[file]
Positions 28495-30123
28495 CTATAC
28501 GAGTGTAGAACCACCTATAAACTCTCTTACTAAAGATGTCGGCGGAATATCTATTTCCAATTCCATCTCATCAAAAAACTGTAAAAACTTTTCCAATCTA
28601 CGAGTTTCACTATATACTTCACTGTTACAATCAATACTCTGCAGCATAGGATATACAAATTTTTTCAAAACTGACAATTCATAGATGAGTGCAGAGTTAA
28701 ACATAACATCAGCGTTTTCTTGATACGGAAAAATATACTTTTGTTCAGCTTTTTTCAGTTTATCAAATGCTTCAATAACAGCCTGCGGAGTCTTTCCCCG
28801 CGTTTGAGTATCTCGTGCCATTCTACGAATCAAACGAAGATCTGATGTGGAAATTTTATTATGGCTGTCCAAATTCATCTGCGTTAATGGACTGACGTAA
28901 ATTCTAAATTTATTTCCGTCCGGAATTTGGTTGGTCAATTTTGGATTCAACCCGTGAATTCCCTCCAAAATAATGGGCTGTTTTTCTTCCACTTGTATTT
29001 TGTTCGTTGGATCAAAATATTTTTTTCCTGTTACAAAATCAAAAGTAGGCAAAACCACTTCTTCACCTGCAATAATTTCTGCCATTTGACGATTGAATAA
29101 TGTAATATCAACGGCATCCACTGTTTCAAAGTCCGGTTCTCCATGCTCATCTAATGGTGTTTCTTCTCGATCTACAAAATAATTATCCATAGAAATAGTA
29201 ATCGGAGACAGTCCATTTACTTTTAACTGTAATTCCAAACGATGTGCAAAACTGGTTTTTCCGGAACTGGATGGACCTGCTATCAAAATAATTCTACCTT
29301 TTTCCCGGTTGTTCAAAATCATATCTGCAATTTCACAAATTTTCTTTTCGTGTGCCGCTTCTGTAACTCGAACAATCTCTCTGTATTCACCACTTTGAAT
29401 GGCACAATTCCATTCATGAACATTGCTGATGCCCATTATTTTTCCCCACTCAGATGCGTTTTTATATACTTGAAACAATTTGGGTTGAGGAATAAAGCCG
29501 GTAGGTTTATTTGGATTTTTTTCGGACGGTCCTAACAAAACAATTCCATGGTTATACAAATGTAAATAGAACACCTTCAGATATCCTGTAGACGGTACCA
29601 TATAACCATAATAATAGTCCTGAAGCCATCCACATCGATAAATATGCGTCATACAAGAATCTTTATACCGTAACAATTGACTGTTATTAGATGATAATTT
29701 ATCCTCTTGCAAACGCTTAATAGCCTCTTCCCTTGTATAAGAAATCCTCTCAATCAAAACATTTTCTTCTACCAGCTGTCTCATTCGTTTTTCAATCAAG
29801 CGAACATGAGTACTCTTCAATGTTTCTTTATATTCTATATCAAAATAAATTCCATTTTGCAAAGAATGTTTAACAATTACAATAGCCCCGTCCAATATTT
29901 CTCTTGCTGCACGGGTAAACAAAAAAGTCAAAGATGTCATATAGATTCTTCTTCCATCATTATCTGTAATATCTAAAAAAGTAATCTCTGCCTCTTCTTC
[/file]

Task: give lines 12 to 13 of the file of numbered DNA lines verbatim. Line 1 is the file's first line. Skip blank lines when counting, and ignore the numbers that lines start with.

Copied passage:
29401 GGCACAATTCCATTCATGAACATTGCTGATGCCCATTATTTTTCCCCACTCAGATGCGTTTTTATATACTTGAAACAATTTGGGTTGAGGAATAAAGCCG
29501 GTAGGTTTATTTGGATTTTTTTCGGACGGTCCTAACAAAACAATTCCATGGTTATACAAATGTAAATAGAACACCTTCAGATATCCTGTAGACGGTACCA